Pagoda Theater completely gutted

posted by philbertgray on July 3, 2008 at 3:55 pm

SAN FRANCISCO, CA — In its colorful past the Pagoda originally opened as the Washington Theatre. It later became the Palace, converted to a live performance venue and introduced the world to the likes of Sylvester, the Cockettes and the Pointer Sisters.

It was later changed to the Pagoda and offered a venue of Asian films. A recent article in the San Francisco Chronicle, along with several pictures, shows the current state of theater after several years of fighting over the future of the structure. It is now completely gutted with no inward signs that a theater ever existed. Sadly, another theater bites the dust…

The article can be read here.

Theaters in this post

Comments (6)

terrywade
terrywade on July 6, 2008 at 12:24 am

This place has not bit the dust yet. Just because the inside is down to the cement walls doesn’t mean the end for entertainment. A few curtains and nice seating, good sound and lighting can bring this place back to The Palace Theatre. The Live Event people are looking at many mid size venues in SF CA as they lost the Warfield Theatre lease that another company (GoldenVoice) is doing a big remodel job at the Warfield now. Other places the Live guys are looking at are the Metro Theatre the Alexandria Theatre plus the Harding Theatre with the small Strand Theatre in San Francisco all ready to open again for entertainment. Another company (Another Planet) has taken over the bookings for the new HUGE Fox Oakalnd Theatre in Oakland CA. The Fox opens in just a few months. To bad the Paramount and The Fox Theatre in SF are no longer with us. They are needed now by Live and they are long gone! Watch out for the Live people, don’t let them do what they did to the Boyd Theatre in PA. The Palace Theatre is waiting to sign the lease.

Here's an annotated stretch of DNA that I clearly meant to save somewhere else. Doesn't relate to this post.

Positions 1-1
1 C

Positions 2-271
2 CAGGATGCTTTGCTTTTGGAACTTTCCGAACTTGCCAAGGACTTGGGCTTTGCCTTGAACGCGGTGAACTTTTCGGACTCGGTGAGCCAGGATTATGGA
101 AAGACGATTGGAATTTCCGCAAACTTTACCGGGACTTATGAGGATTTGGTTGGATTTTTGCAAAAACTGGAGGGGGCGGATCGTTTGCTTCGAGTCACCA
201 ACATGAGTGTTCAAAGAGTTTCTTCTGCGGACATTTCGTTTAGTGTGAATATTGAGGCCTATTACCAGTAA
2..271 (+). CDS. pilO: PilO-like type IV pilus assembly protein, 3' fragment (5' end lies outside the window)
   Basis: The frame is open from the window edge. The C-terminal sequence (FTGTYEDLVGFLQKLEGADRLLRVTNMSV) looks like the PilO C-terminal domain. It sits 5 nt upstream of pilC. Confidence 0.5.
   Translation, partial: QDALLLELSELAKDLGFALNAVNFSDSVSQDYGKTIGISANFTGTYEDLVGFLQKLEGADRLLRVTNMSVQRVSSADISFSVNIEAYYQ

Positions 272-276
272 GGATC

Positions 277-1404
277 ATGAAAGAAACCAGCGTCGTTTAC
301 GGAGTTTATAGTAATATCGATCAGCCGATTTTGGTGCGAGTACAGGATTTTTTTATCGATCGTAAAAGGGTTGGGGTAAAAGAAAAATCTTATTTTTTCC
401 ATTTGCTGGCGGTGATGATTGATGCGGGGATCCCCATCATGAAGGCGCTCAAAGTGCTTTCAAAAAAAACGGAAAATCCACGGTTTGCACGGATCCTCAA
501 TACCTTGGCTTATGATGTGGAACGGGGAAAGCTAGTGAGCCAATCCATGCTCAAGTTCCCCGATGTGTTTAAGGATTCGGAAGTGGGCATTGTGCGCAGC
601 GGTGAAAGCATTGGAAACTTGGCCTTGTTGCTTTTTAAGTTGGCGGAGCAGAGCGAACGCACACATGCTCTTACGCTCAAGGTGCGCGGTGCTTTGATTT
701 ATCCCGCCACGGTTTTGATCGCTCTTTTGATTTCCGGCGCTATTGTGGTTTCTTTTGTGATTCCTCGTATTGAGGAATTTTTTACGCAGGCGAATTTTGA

DonLewis
DonLewis on July 6, 2008 at 6:19 am

A 1980s view of the Pagoda Theater in San Francisco.

terrywade
terrywade on July 6, 2008 at 11:51 pm

Thanks ‘Don’ for the great photo. To bad they took off the front sign. I often wonder what happens to these big old neon theatre signs? Like the Royal Theatre on Polk St in SF. At one time I heard they were going to put it back on the new condo building on the lot that the Royal was on. I was not around when the big neon Cinemascope sign was taken off the front of the Fox Theatre on Market St in San Francisco in the mid 60’s. They had two of them, Some lucky person has them hidden away I guess. The big Fox sign was going to a store called the Fox Market but I never have scene it.

Simon Overton
Simon Overton on July 7, 2008 at 4:59 am

Folks… the “fabulous, foolish” Fox Theatre 1929-1963 is strewn all over “the city that knows how” (to destroy 30+ theaters in 10 years).
Interestingly, there used to be a LITTLE FOX THEATRE with quite a few (big sister) Fox artifacts somewhere near the pyramid building!

The Foxs' lovely front doors were, last known, to be fronting a vegetable shop on Irving Street in the Sunset District. The ticket box was once at home in the Avenue Theatre in the mis 1980’s and the lobby chandeliers went south to someone’s home in L.A.
Of course, the “mighty” Wurlitzer now graces the stage in Hollywood’s El Capitan Theatre and Joseph Musil’s Santa Ana, CA., American Museum of Theatrical Design has my preserved cherub in his magnificent SF, Fox display.
As for the Pagoda… it’s been totally stripped for about two decades. As for reopening and costs? I very much doubt it.

stevenj
stevenj on July 7, 2008 at 4:22 pm

The Little Fox was located on Pacific Ave right off Columbus in North Beach. The last time I saw it (mid 70’s) the Market St Fox’s beautiful box office graced the entrance. The Little Fox had 2 major stage hits, each had lengthy runs: You’re a Good Man, Charlie Brown (late 60’s) and One Flew Over The Cuckoo’s Nest (early 70’s).

LawMann
LawMann on July 8, 2008 at 6:17 pm

The citizens of Frisco should learn a valuable lesson from the citizens of Los Angeles about saving and renovating old movie palaces. I found this on the web
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